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Sunday, April 28, 2013

Snow report, April 27, 2013--N. Fork Cascade River

It's been too long since I've done a snow report, so here it is.  Based on  my ski experience this winter, and especially my last trip to the S. Fork Stillaguamish valley on March 22, I thought this was a great snow year because the Big Four picnic area was still under about a meter of snow.  At that time, I shared my thoughts with Mauri Pelto, who was quick to point out the SnoTel data from Lyman Lake was rather average, with a snow water equivalent of about 55 inches.
I decided to travel farther afield this time, to see how the snowpack looks in the N. Fork Cascade River and to enjoy some avalanches.
I was disappointed to find that the snowpack less than average, with only patchy snow and mostly bare road all the way to Midas Creek.  Only just below the Boston Basin trailhead does the snow get consistently over a half-meter.  It is evident that the S. Fork Stilly received way more snow at low elevations than did the Cascade River system.  This is something of a mystery, considering the peaks that surround the Cascade are basically 2,000 to 3,000 feet higher than those above the Stilly.  I attribute it to the orientation of the valley, and its proximity to the ocean--the Stilly resides in the Puget Sound convergence zone, with no other mountains to intercept the moisture.  The Cascade is "downstream" from the Stilly and thus doesn't receive as much moisture.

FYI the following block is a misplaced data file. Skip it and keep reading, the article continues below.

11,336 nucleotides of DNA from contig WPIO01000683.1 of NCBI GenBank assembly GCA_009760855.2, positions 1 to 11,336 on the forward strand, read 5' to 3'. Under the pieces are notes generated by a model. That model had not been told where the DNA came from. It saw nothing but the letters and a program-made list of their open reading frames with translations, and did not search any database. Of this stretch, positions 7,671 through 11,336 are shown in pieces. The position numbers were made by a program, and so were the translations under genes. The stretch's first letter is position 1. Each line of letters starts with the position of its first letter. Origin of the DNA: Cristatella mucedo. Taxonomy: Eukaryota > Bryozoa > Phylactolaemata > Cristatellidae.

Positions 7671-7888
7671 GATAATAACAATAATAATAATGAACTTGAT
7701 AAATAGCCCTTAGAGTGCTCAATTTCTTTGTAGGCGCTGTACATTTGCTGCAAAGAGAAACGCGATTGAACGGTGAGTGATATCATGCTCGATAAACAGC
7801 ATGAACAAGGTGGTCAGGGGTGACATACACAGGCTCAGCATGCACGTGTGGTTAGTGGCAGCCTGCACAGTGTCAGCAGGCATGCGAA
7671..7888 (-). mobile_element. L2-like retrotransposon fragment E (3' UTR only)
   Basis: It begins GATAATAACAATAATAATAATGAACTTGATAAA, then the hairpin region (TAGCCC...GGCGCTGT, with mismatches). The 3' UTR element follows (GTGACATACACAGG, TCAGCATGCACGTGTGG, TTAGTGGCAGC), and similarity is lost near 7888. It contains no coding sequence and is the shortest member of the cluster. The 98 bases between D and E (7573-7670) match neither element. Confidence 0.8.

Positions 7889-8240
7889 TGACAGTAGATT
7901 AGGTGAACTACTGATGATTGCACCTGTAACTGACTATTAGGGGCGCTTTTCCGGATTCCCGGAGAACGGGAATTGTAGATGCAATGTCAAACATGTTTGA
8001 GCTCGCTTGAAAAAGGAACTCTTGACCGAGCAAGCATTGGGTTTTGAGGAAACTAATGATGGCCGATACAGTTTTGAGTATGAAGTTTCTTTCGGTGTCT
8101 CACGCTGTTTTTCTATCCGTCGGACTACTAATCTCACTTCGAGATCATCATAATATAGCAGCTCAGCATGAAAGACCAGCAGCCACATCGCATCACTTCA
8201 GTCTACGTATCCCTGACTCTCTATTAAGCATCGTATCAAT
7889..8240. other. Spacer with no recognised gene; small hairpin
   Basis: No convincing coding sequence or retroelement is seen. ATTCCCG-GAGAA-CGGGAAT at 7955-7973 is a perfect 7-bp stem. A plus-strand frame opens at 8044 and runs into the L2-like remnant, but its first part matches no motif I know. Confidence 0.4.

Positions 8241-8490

As you can see, the upper reaches of the North Cascades appear to have a healthy snowpack, but in reality it is appearing to be an average year, despite a cool Spring (The National Weather Service noted that the streak of days in Seattle below 70 F ended this past week at 197 days--the longest streak is 228 days from Sept 29th to May 13th, 2000).

Still, the skiing was just great, with the warm temps softening the snow perfectly such that I was whooshing along until well after sunset.  I should note that I was alone up there--the ski tracks you see were made by me.  A party of three was up on Eldorado, and a party of four skiers was in Boston Basin, but I had the valley to myself.  Oh darn!

Only a handful of respectable avalanches, certainly no big ones despite three days of 70 degree weather and snow level above 9,000 feet.  The weather turned, but not until I was drivinig home--yay!  Needless to say, I'll be back up next weekend if the weather is good...

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